Bribery case in Sudbury byelection scandal moves from Queen’s Park to the court room

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The prosecutor handling the Sudbury byelection bribery case shed a little more light on the allegations following the first court appearance for the charges on Monday.

Prominent Sudbury businessman Gerry Lougheed and former top Liberal party official Pat Sorbara are both charged with trying to bribe former Sudbury candidate Andrew Olivier to not run in last year’s byelection, making way for federal New Democrat Glenn Thibeault to defect to the Ontario Liberals.

Pat Sorbara

On Oct. 3, Patricia Sorbara took a leave of absence from her deputy chief of staff job to become the Ontario Liberal Party’s CEO and 2018 campaign director. A month later she was charged with two bribery counts under the Election Act. Sorbara has resigned from her Liberal party posts. (Radio Canada)

Sorbara faces a second charge of bribery for allegedly offering Thibeault something to join her party.

Federal crown prosecutor Vern Brewer says Thibeault himself is not charged, because it is only illegal to offer a bribe, not accept one.

“Our allegation is that Mr. Thibeault sought certain benefits, offers, jobs or employment as part of his condition to run as an MPP,” Brewer told reporters in the lobby of Tom Davies Square, where provincial offences court is held.

“The section makes it an offence to offer, not necessarily to receive.”

Thibeault, now the MPP and Energy Minister, has denied that he was offered or accepted anything in order to run for the Liberals in Sudbury.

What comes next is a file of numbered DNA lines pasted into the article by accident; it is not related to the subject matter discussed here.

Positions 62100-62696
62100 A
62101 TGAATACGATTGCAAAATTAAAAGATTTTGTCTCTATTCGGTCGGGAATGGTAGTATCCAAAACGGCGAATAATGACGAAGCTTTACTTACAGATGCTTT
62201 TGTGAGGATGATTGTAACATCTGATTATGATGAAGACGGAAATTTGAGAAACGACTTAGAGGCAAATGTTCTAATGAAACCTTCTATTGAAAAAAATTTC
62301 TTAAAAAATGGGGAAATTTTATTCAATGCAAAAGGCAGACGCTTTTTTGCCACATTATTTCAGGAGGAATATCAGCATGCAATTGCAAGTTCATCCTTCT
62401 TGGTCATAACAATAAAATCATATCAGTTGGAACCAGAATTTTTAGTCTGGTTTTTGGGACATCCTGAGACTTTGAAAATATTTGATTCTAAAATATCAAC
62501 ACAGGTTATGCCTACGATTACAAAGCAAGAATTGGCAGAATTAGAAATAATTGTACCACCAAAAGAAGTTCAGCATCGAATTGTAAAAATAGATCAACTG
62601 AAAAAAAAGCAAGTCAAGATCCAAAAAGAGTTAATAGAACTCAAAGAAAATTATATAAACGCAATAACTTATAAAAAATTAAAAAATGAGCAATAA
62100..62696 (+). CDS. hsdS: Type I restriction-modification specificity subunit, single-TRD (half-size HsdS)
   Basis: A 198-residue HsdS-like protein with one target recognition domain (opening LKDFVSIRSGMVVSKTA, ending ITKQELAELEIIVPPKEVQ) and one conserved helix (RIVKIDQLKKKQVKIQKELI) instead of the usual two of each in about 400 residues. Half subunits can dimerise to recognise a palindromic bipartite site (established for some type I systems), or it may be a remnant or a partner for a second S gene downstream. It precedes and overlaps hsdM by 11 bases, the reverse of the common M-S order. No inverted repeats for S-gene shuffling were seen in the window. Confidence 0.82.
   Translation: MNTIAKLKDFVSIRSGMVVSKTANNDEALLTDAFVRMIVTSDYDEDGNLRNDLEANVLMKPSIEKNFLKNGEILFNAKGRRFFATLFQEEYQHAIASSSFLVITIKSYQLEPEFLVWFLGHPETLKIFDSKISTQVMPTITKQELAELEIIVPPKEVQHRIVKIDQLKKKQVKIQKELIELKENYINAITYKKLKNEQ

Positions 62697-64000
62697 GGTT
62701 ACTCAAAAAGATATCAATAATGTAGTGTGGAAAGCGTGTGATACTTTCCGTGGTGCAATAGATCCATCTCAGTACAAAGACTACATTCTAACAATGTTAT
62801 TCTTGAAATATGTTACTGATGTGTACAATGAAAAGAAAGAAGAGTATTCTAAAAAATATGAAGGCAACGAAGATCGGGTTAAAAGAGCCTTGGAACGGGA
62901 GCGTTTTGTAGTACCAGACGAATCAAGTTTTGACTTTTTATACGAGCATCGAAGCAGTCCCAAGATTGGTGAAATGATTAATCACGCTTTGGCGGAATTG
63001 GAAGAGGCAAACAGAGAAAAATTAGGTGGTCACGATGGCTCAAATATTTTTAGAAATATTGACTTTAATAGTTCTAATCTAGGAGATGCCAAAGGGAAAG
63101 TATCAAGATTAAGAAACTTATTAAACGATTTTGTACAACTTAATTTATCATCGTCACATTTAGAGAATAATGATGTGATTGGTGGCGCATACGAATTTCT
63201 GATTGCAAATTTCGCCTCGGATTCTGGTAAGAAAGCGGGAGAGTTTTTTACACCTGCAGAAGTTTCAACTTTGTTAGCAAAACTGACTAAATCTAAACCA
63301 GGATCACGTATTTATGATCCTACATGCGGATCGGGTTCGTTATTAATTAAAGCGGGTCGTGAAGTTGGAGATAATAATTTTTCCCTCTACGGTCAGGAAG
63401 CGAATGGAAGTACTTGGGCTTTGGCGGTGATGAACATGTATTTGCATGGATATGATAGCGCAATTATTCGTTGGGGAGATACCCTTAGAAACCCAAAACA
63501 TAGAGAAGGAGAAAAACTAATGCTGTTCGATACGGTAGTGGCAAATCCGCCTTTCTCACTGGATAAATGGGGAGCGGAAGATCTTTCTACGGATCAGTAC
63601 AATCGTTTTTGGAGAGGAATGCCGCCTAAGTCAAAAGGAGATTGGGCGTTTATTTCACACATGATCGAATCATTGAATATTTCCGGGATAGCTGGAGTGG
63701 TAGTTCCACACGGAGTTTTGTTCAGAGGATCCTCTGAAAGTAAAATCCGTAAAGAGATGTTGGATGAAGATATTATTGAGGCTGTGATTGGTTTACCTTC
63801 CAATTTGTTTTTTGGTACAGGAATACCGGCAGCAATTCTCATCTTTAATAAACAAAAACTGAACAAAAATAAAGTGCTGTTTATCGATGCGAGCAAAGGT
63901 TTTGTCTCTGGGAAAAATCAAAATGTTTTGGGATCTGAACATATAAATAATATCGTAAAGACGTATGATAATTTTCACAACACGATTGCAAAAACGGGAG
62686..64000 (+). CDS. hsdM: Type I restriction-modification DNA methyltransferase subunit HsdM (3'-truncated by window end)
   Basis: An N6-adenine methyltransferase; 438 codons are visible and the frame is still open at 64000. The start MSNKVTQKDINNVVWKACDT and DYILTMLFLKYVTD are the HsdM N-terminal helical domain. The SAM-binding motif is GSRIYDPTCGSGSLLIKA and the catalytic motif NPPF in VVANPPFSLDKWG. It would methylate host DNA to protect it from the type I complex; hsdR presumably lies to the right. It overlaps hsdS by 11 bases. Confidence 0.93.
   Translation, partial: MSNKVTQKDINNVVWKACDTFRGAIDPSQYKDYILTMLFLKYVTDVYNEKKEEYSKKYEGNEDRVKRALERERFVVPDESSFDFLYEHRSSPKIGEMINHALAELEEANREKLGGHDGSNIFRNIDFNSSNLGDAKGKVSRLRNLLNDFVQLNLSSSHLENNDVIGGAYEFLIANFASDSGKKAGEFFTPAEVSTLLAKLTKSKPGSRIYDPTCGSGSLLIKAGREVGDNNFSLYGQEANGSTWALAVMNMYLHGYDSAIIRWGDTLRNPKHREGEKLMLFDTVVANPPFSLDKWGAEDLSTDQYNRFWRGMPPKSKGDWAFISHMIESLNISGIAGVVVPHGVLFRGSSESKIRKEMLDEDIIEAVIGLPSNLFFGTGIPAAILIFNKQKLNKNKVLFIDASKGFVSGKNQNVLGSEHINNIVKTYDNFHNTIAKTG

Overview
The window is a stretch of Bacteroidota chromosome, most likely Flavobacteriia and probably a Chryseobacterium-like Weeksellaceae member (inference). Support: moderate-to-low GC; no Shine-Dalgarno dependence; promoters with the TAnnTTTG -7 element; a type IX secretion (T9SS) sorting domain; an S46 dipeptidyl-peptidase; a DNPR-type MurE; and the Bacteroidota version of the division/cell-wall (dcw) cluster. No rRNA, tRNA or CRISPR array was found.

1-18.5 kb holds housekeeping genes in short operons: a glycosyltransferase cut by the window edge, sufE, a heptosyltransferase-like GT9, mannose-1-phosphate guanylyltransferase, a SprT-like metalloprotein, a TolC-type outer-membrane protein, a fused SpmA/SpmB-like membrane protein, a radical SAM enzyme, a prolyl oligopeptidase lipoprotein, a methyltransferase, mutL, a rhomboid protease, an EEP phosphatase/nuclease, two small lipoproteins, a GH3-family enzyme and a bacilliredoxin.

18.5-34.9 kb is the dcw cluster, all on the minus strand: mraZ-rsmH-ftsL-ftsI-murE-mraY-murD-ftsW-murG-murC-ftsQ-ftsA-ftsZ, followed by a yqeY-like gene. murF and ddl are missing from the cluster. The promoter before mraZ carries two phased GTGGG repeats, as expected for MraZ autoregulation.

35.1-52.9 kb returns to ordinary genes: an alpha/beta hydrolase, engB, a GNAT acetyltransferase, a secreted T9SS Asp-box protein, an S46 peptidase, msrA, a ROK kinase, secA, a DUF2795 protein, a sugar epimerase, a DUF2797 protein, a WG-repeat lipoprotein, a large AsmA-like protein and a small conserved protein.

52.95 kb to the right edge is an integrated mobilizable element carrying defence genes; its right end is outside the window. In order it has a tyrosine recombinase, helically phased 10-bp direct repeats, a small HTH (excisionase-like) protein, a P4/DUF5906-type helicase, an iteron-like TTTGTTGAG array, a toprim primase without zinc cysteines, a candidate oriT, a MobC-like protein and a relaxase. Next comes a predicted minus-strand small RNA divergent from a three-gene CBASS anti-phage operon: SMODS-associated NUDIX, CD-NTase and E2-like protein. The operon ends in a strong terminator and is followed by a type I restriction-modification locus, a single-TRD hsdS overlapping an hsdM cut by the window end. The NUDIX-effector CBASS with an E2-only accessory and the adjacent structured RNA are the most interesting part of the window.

The case was put over until Dec. 14, when it will be heard at the Elm Street courthouse and before a judge, at the request of both sides. But it is still a provincial offences case, not a criminal matter.

Gerry Lougheed

Prominent Sudbury businessman Gerry Lougheed is charged with bribery under the Election Act. (Yvon Theriault/Radio-Canada)

Lougheed had been facing criminal charges for his conversation with Olivier about Thibeault’s defection. But the counts of counseling an offence not committed and influencing appointments were stayed in April.

‚Äč”Upon further review of all the evidence and speaking with the officers, we’ve come to the conclusion it is a more appropriate prosecution under the Election Act,” said Brewer, adding that there are no plans to reinstate the criminal charges at this time.

Brewer and the federal crown’s office are handling this case instead of the provincial crown attorney, because of potential conflicts of interest with a case involving the Ontario government.

Lougheed will be represented by Toronto lawyer Michael Lacy, who also represented him in the criminal case, while Sorbara will be represented by Brian Greenspan.

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Bribery case in Sudbury byelection scandal moves from Queen’s Park to the court room

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